One Palestinian Romeo's Journey to Reunite With His Gaza Strip Juliet

For one young groom, getting married entailed traveling through the Gaza tunnels and 23 days in detention - and he is still parted from his bride.

What began as a chance friendship on Facebook recently took Taher Musalmani, 23, of Kafr Kara, on the expedition of a lifetime. Two months ago Musalmani married Rita Ashok, a 26-year-old film director and journalist from Gaza, after what seemed an impossible journey.

From his home in Kafr Kara, Musalmani told Haaretz this week that about six months ago he happened onto Ashok's Facebook page. After they began to correspond regularly, "we slowly felt that the love between us was not a passing thing and I proposed marriage to her," he says.

Taher Musalmani, Rita Ashok - September 2011

After she agreed, there was only one problem - how to meet - since he was in Israel and she was in Gaza. "At first I thought that as a Palestinian citizen and a journalist, she could reach Ramallah and we would meet there, but all her requests were rejected," he says.

Musalmani explains that his requests to visit Gaza were refused, even though he declared that the purpose of his trip was to get married. At this stage the pair came up with an alternate plan: He would reach the Egyptian side of Rafah via the Israel-Egypt Taba border crossing and she would cross from the Gaza side to the Egyptian side.

On July 6, Musalmani arrived as planned in Rafah, but Ashok was prevented by bureaucratic difficulties. "I decided to get to Gaza through the tunnels, a secret I did not share with anyone," Musalmani says. "The trip was short; within two or three minutes I would be in Palestinian Gaza."

Ashok, in a telephone call from Gaza, says, "I know that sometimes there are explosions and so these minutes went very slowly for me.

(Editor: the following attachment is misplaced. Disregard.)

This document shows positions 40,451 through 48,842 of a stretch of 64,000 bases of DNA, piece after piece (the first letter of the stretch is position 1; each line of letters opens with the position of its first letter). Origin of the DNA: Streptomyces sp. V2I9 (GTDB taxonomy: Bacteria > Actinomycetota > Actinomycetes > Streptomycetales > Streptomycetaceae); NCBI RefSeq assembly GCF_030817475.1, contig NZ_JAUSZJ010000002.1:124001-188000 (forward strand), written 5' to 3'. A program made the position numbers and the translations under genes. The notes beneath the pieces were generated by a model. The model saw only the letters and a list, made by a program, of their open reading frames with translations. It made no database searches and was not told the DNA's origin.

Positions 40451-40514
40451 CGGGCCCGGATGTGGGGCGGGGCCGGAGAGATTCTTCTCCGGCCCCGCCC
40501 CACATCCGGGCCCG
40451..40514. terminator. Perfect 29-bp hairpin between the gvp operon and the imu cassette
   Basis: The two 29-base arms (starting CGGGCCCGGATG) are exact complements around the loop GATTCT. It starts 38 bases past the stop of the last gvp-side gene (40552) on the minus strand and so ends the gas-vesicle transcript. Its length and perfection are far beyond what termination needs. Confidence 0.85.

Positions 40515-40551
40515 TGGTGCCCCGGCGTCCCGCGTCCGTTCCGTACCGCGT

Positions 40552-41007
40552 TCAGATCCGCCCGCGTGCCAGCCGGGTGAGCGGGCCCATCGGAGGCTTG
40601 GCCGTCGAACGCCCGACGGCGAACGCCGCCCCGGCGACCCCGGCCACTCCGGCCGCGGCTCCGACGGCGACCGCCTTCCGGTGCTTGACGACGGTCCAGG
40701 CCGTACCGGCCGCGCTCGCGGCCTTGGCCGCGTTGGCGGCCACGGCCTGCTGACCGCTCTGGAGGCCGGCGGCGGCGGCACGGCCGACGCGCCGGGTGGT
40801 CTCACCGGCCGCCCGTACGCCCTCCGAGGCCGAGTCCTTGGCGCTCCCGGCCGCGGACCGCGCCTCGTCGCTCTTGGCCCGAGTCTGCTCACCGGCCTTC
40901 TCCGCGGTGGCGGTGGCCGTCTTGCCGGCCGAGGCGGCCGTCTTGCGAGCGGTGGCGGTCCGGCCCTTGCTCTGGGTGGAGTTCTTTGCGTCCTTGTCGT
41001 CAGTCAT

"To my delight, he arrived in the end and we were able to meet and marry."

After five days in Gaza, Musalmani returned to Israel exactly the same way and took a bus from Eilat to Tel Aviv. When he reached the Tel Aviv central bus station, he was arrested on suspicion of being present in Israel illegally.

After 23 days detention, he was released with some limitations on his freedom, and forced to leave the documents attesting to his marriage in the hands of the police.

"What concerns me now is being with Rita, and I hope that soon she will be allowed to visit Ramallah and we'll be together again," he says.

According to a recent letter from attorney Nomi Heger of the Gisha Legal Center for Freedom of Movement to Interior Minister Eli Yishai and the coordinator of government activities in the territories, Maj. Gen. Eitan Dangot, Palestinians with Israeli citizenship seeking to enter Israel from Gaza are forced to undergo genetic testing upon entrance.

The letter says that the Israeli population registrar is concerned that women will come into Israel with children unrelated to them. "It gives off the rotten smell of callous discrimination and violates the basic human right to respect and freedom," the letter says.

The population registrar's office denies that there has ever been a demand for genetic testing as a condition for border crossing.

The spokesman for the coordinator of government activities in the territories said that, in the wake of the letter, a broad based investigation is taking place.